Masters Theses

Date of Award


Degree Type


Degree Name

Master of Science


Food Science and Technology

Major Professor

Mary A. Bass

Committee Members

Ira Harrison, Betty Beach, Marjorie Penfield


The food preferences, meanings of foods and food intake patterns, of black women with incomes ranging from $6,000 to more than $15,000 and educational levels ranging from the 10th grade through the Doctor of Philosophy degree were studied through a hand-out questionnaire.

Results indicated that as the preference for a food was related positively to the perceived food intake. Milk was the most highly preferred food for the women (78%) and the perceived intake was high. However, the 24-hour recall revealed that the women used milk only with cereal and coffee. A positive correlation (p < 0.05) was found between preference and perceived intake for most foods. Some foods were more highly preferred by older women, others by younger women. There were positive relationships between prestige and preference, prestige and age, and prestige and intake for some foods. For a few foods, there were negative correlations between the variables.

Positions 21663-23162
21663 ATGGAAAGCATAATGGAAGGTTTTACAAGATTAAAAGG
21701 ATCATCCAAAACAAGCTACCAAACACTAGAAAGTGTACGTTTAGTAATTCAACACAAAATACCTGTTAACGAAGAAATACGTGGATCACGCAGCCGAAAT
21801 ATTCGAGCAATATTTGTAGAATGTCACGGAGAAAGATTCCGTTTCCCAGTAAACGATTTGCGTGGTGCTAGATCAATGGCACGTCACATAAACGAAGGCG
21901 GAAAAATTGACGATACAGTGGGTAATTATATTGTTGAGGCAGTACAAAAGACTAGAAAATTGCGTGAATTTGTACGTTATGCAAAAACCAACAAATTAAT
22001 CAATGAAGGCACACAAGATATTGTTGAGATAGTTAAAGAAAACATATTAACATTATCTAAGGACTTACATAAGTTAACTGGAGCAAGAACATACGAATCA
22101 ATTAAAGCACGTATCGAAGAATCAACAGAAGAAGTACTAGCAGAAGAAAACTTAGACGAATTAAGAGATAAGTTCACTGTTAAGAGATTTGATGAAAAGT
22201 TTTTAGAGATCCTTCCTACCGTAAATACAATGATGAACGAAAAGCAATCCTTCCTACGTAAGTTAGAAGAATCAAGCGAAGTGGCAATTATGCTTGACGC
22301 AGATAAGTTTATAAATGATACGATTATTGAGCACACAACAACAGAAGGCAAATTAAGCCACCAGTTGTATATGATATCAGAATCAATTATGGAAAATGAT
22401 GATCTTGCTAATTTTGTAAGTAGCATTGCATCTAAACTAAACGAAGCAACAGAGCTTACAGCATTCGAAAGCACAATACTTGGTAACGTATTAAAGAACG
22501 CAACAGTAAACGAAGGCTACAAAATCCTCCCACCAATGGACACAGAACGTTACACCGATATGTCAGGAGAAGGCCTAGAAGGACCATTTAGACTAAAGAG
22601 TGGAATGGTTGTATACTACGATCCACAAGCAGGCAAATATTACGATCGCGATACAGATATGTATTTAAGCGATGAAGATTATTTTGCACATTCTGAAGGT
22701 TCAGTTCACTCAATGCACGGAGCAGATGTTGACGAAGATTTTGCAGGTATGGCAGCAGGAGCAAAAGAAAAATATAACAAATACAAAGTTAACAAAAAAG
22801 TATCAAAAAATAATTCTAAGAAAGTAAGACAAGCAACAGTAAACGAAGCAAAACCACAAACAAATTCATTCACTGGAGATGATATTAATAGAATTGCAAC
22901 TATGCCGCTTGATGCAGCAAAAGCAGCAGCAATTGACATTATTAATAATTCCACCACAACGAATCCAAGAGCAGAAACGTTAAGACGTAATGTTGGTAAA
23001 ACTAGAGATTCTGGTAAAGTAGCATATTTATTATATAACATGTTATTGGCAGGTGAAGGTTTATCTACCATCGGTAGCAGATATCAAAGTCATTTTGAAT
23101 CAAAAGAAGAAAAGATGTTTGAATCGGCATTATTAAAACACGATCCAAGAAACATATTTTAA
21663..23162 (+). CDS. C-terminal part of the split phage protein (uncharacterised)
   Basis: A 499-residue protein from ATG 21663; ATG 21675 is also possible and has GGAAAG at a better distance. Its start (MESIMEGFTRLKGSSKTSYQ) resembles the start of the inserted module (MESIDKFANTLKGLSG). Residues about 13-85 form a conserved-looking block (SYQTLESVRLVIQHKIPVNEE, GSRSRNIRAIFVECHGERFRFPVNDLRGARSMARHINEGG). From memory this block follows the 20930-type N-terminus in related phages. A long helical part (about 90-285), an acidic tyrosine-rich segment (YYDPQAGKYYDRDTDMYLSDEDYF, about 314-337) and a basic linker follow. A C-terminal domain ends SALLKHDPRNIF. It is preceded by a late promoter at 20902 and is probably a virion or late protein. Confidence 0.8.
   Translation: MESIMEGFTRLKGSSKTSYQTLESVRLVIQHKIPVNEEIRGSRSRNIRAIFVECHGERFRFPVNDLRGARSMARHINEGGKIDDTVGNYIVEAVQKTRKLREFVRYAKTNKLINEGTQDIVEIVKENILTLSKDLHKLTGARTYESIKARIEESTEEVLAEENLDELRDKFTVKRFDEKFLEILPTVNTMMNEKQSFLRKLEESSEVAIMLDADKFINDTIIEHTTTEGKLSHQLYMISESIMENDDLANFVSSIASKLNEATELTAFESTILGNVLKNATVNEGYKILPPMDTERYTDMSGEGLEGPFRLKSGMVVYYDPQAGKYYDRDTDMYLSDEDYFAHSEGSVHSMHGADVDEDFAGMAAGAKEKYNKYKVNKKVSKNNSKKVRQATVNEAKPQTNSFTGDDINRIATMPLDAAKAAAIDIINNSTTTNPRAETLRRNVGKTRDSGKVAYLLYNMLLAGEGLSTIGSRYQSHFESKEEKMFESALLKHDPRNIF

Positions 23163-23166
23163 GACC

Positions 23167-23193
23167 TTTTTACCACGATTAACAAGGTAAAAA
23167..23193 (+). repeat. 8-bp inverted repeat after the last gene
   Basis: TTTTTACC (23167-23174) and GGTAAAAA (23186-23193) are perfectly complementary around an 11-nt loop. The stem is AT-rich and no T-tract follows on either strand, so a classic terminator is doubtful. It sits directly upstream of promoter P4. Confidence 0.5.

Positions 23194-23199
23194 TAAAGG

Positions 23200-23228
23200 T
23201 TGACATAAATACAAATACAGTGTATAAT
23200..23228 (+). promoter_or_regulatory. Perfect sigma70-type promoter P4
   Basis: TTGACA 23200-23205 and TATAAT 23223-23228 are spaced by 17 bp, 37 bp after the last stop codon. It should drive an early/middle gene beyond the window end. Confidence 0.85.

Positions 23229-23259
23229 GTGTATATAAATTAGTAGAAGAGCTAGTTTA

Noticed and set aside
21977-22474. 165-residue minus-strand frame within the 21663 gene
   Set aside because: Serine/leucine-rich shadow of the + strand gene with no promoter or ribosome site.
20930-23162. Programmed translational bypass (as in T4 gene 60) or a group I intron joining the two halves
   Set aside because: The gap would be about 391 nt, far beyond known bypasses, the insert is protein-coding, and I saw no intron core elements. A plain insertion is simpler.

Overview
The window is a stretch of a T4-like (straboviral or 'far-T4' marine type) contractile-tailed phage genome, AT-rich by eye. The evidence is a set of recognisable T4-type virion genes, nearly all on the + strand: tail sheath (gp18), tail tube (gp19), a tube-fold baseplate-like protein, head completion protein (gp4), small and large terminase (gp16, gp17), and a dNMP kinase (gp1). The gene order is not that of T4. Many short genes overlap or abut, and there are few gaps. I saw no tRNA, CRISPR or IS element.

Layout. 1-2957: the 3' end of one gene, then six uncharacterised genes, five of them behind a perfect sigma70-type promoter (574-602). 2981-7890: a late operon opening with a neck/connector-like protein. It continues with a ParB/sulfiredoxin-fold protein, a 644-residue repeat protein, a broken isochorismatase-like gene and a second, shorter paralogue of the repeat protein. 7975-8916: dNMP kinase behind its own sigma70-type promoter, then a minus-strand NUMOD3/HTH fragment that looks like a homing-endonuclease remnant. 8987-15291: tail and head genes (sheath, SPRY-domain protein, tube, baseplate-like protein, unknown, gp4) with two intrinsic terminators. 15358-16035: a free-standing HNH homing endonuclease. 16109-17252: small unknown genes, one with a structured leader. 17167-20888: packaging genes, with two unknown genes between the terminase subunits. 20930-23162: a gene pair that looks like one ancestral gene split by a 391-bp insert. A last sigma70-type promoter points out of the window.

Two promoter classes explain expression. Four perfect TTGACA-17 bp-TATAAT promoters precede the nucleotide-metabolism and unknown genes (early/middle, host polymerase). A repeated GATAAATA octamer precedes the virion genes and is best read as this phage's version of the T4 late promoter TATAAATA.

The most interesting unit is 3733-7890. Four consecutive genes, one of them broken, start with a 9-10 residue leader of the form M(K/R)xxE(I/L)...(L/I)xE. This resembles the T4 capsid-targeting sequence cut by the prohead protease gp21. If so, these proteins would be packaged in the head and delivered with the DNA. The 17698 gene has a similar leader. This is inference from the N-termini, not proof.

The women did assign prestige to some of the foods. Roast beef, macaroni and cheese, biscuits, and cottage cheese had high prestige value.

Sixty percent of the women reported eating a breakfast meal which agreed with those they reported usually having. For the noon meal, only 40% ate what they said they usually had. Eighty-eight percent had 24-hour recalls that agreed with their usual evening meal.

The terms breakfast, lunch, and dinner were used by over one-half of the women. Dinner was sometimes used for the noon meal and supper was sometimes used for the evening meal.

Terms for meals, meal patterns, and foods eaten were those associated with the region and generally used in the United States rather than those reported to be associated with blacks. The complexity and diversity of foods eaten, meanings attached to foods, and meal patterns seemed to reflect the total culture in the United States. However, regional influences were exhibited. Further research needs to be conducted in both of these areas to examine forces in the culture influencing food and nutrient intake.

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